2.3 On 17 February 1998, the author reached the age of 55 years, and asked for an extension of his service, which was rejected by the SLBC2. The author claims that termination of his service was without just cause, unfair and unreasonable. He further states that the SLBC employed several persons, even after they reached the age of 60.

2.4 The author filed a legal action under the Industrial Disputes Act3 before the Labour Tribunal. On 10 November 2003, the Tribunal decided that termination of the author’s service was unfair, and ordered his employer to pay him the equivalent of one year-salary4, as compensation. The SLBC appealed the Labour Tribunal decision before the High Court of the Western Province of Sri Lanka. On 7 January 2005, the High Court set aside the Labour Tribunal’s Order, on the ground that a similar case filed before the Supreme Court of Sri Lanka by other employees of the SLBC had been dismissed by the Supreme Court5. In that case, 14 applicants, employees of the SLBC, had filed a fundamental rights application against the SLBC Staff Notice N°SLBC-2489. They argued that this Notice denied them their right to equal protection of the law, guaranteed by the Sri Lankan Constitution. The Supreme Court found that the 14 petitioners had failed to establish a prima facie case, and therefore refused to grant leave to appeal. Since the High Court found the author’s complaint to be similar, in substance, to the Supreme Court case mentioned above, it felt bound to rule against the author.

2.5 The author lodged an appeal against the High Court’s decision with the Supreme Court of Sri Lanka, which was dismissed on 28 April 2005, as the court deemed that there was no basis to grant leave to appeal.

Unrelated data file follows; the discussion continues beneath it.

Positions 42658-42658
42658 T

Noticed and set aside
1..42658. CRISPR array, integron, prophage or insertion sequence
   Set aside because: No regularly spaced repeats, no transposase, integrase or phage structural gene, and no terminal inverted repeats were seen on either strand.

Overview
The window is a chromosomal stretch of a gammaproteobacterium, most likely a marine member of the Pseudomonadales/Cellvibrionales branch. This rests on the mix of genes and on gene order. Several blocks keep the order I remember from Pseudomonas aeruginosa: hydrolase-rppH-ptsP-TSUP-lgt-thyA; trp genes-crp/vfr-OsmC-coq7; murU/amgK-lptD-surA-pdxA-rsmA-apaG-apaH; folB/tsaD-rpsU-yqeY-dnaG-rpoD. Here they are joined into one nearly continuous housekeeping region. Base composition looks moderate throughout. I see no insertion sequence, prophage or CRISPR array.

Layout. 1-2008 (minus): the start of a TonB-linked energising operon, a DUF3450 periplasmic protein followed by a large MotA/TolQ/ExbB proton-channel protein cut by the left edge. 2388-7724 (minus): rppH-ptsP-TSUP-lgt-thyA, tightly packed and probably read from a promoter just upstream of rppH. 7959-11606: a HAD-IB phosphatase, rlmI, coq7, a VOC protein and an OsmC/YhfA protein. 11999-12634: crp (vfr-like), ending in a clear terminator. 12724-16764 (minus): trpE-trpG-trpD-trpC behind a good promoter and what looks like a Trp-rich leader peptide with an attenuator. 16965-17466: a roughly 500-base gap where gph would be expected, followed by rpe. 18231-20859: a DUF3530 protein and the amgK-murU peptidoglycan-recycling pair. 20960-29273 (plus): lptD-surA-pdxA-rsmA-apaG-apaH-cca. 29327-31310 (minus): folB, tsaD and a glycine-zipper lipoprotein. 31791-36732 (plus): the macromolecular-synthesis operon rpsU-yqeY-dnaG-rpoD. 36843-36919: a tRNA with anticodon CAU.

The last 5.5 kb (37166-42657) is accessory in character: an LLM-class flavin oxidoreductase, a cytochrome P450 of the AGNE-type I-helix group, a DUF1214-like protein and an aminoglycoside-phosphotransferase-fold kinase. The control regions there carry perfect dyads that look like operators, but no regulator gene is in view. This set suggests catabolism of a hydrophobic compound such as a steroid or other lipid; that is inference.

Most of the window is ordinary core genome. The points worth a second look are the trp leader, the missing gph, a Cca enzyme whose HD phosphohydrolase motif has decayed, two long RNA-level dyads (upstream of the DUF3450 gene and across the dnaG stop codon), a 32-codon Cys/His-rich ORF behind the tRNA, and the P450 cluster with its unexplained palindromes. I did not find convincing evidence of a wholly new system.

2.6 The author contends that his action was based on the wrongful termination of his employment under the Industrial Disputes Act, whereas the Supreme Court decision, on the basis of which the High Court rejected his claim, dealt with an action on fundamental rights for alleged unequal treatment. He adds that the dismissal of his appeal by the Supreme Court left him without access to a judicial or administrative remedy.

2.7 The author further claims that with the Supreme Court’s decision not to grant leave to appeal, he realized that he had been discriminated against, since he belongs to the Tamil minority. He affirms that his surname is unmistakably identified as Tamil, and that both the High Court and the Supreme Court are located in the South of Sri Lanka where the Tamils represent a minority. Hence, the author contends that he has been a victim of discrimination on the basis of race.

The complaint

3. The author claims that by ruling on the basis of a Supreme Court decision, the cause of action of which differed from his own action, the High Court violated his right to a fair trial, in breach of article 14, paragraph 1, of the Covenant. He further claims that he was denied relief by the High Court and the Supreme Court because he was discriminated against on the basis of being a member of the Tamil ethnic minority, in violation of article 26 of the Covenant.